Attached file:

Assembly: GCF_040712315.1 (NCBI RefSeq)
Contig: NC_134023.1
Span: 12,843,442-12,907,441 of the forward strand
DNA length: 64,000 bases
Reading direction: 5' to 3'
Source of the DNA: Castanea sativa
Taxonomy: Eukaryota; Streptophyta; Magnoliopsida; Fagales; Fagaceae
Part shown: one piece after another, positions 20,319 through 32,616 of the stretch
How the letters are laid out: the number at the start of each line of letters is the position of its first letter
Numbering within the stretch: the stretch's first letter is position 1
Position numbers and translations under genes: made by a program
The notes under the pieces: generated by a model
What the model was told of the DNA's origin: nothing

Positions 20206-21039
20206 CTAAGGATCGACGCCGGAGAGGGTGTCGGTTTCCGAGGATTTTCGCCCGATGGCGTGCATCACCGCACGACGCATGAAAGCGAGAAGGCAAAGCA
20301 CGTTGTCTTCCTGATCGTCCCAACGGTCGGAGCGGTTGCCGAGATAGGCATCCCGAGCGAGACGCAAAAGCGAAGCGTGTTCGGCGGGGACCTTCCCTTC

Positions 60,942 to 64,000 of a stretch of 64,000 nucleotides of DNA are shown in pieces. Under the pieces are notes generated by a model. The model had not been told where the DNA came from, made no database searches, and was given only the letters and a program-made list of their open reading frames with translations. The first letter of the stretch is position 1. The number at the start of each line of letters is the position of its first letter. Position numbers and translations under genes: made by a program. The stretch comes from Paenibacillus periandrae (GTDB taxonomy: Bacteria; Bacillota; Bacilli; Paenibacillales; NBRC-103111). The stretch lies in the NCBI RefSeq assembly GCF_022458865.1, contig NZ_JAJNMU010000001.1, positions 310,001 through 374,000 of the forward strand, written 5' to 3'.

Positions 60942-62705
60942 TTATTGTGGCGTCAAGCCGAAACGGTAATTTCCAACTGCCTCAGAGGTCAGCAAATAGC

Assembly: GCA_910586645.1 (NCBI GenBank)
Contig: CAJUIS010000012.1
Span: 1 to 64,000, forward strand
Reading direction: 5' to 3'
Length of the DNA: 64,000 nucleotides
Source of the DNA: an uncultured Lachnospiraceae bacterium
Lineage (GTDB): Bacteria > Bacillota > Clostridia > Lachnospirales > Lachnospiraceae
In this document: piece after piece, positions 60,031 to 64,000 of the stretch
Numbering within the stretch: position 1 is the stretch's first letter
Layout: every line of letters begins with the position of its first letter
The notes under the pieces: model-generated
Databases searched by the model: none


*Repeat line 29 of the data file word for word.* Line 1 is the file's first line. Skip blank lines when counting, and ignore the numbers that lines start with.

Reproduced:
Layout: every line of letters begins with the position of its first letter